In Parkinson's disease, the brain’s globus pallidus region is overactive, causing a decrease in the activity of another area of the brain that controls movement. This over activity leads to symptoms, such as rigidity, movement disorders or tremors.
Pallidotomy is a surgical procedure developed in the 1950s to treat symptoms of Parkinson's disease. This surgery became less frequent in the 1960s when medical therapy for Parkinson's disease was introduced. Recently, improvements in technology have caused renewed interest and use of pallidotomy.
In pallidotomy, the surgeon destroys a portion of the globus pallidus by creating a scar or lesion. This lesion interrupts the overactive nerve signal transmission, reducing the brain activity in that area and helping relieve movement symptoms associated with Parkinson's disease, as well as treating rigidity and reducing tremor.
Thalamotomy is a similar procedure to pallidotomy. However with this procedure, a small surgical lesion is created in the thalamus, the part of the brain that translates and relays information to areas of the cortex. The thalamus also plays an important role in regulating states of sleep and wakefulness.
Before pallidotomy is performed, a CT or MRI is conducted to help locate the area of the globus pallidus, the structure in the brain involved in the regulation of voluntary movements at a subconscious level.
The surgical procedure lasts about one hour and is completely painless because the area of the brain being operated on lacks pain receptors.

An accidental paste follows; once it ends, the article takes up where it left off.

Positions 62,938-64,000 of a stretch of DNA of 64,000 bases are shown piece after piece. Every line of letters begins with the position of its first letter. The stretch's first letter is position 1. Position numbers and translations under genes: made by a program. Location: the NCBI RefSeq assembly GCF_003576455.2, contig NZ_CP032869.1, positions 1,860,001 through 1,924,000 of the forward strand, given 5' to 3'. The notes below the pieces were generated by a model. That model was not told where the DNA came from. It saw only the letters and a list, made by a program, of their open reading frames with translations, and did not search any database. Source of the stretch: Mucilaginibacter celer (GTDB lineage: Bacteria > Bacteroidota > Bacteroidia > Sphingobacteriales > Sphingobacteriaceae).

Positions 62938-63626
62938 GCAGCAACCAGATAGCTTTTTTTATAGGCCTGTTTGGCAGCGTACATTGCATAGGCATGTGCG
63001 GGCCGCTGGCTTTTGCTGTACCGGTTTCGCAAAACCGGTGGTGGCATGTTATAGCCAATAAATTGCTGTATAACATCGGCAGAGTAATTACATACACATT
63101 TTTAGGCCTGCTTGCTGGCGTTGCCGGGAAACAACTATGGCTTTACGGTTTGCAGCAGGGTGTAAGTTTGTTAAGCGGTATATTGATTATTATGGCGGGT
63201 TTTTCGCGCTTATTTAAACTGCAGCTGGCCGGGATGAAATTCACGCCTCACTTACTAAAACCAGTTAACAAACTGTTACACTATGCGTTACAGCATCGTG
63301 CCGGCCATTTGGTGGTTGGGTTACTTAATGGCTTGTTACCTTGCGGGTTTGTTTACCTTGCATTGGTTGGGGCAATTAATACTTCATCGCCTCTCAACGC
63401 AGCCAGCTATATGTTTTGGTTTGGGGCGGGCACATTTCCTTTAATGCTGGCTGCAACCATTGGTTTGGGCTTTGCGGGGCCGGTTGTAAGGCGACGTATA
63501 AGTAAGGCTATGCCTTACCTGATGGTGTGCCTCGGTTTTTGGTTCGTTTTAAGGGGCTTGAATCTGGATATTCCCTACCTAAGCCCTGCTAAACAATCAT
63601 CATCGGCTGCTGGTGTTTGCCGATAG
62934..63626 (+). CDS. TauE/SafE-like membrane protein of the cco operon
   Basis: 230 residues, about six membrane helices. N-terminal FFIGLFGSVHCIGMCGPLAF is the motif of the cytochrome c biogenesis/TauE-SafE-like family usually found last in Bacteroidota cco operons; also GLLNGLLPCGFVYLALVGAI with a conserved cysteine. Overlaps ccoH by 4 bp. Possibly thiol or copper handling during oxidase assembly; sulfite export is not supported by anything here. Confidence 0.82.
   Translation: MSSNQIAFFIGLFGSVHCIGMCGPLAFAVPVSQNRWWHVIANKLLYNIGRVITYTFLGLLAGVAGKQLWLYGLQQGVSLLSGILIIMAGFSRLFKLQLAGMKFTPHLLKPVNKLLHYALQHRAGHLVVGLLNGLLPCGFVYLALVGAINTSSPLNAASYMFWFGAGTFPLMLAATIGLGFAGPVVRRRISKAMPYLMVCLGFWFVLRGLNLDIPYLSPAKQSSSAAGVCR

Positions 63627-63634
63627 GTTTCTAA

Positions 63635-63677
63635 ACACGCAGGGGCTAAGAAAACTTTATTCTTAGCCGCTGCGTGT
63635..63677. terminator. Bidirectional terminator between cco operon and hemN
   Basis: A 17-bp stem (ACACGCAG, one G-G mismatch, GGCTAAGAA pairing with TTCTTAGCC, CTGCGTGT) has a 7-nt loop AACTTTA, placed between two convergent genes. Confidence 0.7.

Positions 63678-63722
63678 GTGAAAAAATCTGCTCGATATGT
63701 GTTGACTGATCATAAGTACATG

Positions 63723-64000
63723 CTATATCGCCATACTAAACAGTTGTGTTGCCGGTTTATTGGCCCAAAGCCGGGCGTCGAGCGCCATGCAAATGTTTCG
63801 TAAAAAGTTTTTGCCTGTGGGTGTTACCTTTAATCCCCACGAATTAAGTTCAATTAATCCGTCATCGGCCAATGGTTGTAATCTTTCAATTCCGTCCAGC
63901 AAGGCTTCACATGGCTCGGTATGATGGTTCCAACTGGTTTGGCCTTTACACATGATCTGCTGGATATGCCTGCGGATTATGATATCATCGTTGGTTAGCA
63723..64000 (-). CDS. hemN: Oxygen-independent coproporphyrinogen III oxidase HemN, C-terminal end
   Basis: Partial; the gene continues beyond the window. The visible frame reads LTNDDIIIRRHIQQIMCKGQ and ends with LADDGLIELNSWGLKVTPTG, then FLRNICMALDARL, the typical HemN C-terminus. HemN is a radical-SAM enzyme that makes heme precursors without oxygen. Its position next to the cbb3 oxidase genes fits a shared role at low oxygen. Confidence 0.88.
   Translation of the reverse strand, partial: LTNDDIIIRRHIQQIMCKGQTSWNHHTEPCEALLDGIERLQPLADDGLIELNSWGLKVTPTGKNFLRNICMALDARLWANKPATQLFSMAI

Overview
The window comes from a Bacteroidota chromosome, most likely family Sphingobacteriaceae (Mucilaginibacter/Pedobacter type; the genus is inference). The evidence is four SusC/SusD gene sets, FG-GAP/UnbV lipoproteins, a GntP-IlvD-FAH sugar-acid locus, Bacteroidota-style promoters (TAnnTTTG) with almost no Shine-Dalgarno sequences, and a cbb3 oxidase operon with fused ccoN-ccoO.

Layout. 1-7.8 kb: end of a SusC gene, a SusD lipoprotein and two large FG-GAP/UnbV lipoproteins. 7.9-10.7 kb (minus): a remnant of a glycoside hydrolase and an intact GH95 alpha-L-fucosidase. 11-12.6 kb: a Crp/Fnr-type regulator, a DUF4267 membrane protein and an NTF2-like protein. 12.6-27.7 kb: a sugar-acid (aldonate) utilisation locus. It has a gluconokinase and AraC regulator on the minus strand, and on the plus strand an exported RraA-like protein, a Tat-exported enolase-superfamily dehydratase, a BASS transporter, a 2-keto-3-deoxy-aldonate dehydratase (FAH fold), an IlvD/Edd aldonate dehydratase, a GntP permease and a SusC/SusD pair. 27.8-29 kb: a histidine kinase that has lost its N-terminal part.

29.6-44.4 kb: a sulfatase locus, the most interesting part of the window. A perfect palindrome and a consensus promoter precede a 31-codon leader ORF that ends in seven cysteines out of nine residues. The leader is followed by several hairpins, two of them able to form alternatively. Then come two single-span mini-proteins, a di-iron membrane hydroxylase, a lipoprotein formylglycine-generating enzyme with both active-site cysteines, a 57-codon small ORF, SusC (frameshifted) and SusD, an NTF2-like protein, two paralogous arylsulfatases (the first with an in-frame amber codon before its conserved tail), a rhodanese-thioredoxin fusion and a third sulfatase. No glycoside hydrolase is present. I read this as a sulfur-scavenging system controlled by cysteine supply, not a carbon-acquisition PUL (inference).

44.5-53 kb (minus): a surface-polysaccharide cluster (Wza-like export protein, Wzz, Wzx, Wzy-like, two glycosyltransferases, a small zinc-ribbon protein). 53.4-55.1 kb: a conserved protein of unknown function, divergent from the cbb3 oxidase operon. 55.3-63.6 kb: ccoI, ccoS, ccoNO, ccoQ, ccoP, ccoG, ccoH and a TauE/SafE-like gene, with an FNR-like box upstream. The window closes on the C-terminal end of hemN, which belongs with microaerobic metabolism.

Most patients need to continue medications, though the medications may be reduced or may be more effective for longer periods of time.
The patient's primary care provider is critical to this program, since that provider will be involved in adjusting the patient's medications and in overseeing the patient's routine health care needs.
Pallidotomy may be inappropriate for certain patients. Patients with cognitive difficulties and memory problems, severe joint deformities or underlying medical conditions, such as severe hypertension, multiple strokes or brain tumors may not be good candidates for this procedure.
Age itself is not an exclusionary factor, but patients older than age 75 may have increased risk of complications, such as stroke or death, or may be less likely to respond to the procedure.
Certain conditions may also preclude patients from benefiting from thalamotomy.
Pallidotomy is a procedure designed to treat symptoms but not cure Parkinson's disease. However, in some cases, the major symptoms of the disease are completely eliminated. In most cases, the symptoms are alleviated.
Pallidotomy takes about four to five hours, including prep time. The procedure is completely painless and offers immediate relief. The treatment has also been shown to be effective for up to 10 years.
Thalamotomy does not help some of the symptoms of Parkinson's disease, such as slowed movements.